24 August '15..
One year after the end of hostilities between Israel and Hamas in the Gaza Strip, both the New York Times and the Washington Post published articles describing the current situation in Gaza. While neither account is factually incorrect, it is revealing to see what each paper chose to highlight.
For the New York Times, the main theme of the article is that Palestinians are living in the ruins of houses that were destroyed during the conflict. There is little work, little money, and very little reconstruction. As the headline clearly states:
There is no doubt that with the scale of destruction, the corruption of Hamas, and the continuing need to prevent Hamas from rearming and rebuilding tunnels, there are serious impediments to reconstruction.
But are ALL the people of Gaza still “sitting among the ruins?”
Here is the headline from the Washington Post:
The article describes how Gaza’s small middle class is enjoying what many would call a life of luxury. Sushi bars, day spas, luxury cars, and seaside villas are fixtures of this small segment of the Gaza population. And while the scenes of privileged Palestinians working out in a high-tech gym or dining in a rooftop restaurant should not be interpreted as widespread, the fact that they exist is something worth noting.
Of course the Post notes that the reality for most Palestinians in Gaza is very different:
Not a single one of the 18,000 homes destroyed in last summer’s war is habitable. Reconstruction moves at a glacial pace. Black-market cement is the currency of the realm. Unemployment in Gaza, at 43 percent, is the highest in the world, according to the World Bank, which declared that “blockades, war and poor governance” put Gaza’s economy on the brink of collapse. Nearly 80 percent of the strip’s 1.8 million people receive social assistance.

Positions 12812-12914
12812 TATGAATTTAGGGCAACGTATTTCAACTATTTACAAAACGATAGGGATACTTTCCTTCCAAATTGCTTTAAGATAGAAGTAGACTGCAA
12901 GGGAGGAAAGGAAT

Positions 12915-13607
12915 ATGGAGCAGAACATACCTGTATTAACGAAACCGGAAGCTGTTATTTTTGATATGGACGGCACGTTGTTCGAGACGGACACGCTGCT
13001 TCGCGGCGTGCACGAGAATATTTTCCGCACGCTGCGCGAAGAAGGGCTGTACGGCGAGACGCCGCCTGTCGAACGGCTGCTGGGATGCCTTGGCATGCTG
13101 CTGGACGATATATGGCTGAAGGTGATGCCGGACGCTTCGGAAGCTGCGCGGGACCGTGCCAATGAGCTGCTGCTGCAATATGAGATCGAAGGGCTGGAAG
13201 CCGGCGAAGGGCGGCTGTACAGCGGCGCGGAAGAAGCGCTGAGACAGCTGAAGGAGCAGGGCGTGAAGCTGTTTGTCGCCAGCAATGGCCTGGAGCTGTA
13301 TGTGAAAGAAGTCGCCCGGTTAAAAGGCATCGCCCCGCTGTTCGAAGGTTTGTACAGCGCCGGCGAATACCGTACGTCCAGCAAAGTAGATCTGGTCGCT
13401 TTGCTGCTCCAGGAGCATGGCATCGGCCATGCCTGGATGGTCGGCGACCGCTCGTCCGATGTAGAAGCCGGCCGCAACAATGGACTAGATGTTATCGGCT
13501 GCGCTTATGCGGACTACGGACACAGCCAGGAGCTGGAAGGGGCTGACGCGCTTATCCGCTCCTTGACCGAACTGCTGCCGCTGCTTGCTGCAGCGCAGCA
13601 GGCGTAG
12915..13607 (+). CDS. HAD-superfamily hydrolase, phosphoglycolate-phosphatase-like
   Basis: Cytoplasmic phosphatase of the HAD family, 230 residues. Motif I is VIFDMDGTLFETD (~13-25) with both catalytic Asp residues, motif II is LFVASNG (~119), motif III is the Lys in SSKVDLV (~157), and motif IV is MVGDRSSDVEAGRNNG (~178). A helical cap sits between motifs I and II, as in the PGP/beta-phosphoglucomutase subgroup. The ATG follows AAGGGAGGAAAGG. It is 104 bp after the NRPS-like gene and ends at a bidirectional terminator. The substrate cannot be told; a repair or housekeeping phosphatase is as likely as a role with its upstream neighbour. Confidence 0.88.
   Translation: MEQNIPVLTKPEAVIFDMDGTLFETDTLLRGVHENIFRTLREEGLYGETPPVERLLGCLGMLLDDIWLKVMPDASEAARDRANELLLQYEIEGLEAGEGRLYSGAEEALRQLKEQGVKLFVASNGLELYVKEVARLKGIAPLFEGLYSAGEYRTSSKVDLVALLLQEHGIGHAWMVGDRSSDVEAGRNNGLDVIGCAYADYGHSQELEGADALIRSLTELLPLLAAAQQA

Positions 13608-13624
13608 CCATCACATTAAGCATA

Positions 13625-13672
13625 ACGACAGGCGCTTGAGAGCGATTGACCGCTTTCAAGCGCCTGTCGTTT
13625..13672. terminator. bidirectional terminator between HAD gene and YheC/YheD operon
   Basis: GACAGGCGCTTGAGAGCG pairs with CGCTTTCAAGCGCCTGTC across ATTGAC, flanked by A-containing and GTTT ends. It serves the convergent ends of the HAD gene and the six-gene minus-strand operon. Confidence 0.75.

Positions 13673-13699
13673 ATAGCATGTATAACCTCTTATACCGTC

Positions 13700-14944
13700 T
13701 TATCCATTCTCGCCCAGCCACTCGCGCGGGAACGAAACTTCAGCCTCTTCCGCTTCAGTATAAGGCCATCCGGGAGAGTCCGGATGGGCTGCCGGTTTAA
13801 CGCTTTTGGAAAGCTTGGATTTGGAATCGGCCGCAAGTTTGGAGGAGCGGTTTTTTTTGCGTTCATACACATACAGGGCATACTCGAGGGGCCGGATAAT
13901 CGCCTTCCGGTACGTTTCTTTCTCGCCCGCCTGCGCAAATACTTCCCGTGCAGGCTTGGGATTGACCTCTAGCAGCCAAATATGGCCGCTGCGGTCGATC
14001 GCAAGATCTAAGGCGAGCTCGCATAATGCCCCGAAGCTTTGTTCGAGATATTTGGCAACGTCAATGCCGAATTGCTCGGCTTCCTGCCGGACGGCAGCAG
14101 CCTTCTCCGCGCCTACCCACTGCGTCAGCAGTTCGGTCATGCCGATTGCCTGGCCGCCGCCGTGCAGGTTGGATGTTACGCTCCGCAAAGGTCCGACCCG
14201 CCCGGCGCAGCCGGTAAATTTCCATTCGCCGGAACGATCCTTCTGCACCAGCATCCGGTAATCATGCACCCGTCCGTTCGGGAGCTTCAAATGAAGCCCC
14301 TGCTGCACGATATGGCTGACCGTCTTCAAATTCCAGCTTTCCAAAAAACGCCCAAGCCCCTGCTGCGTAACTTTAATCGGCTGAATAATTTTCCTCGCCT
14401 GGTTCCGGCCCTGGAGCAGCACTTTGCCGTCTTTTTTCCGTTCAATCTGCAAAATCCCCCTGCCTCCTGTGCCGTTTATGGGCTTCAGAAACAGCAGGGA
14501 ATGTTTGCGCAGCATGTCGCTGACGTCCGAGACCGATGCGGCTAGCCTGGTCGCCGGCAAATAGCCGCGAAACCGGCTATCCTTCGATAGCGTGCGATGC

But the seaside corniche, restored with funds from Qatar, now boasts Grand Motors, a car dealership with a row of gleaming late-model Mercedes-Benz sedans on the lot.
A mile away at the newly opened Techno Gym, Gazans pay about $100 a month for an all-inclusive membership at the air-conditioned sports club, which offers cardio workouts, hydrotherapy, spin classes, swimming lessons and high-end weight machines, which were imported from China but delayed at Israeli customs in Tel Aviv for two months because of the war.
The situation in Gaza is indeed complex and there are many sources for the problems there. But the media have an obligation to try and show all facets of life lest readers believe that the images they are seeing represent the entire area.
Honest Reporting: Defending Israel From Media Bias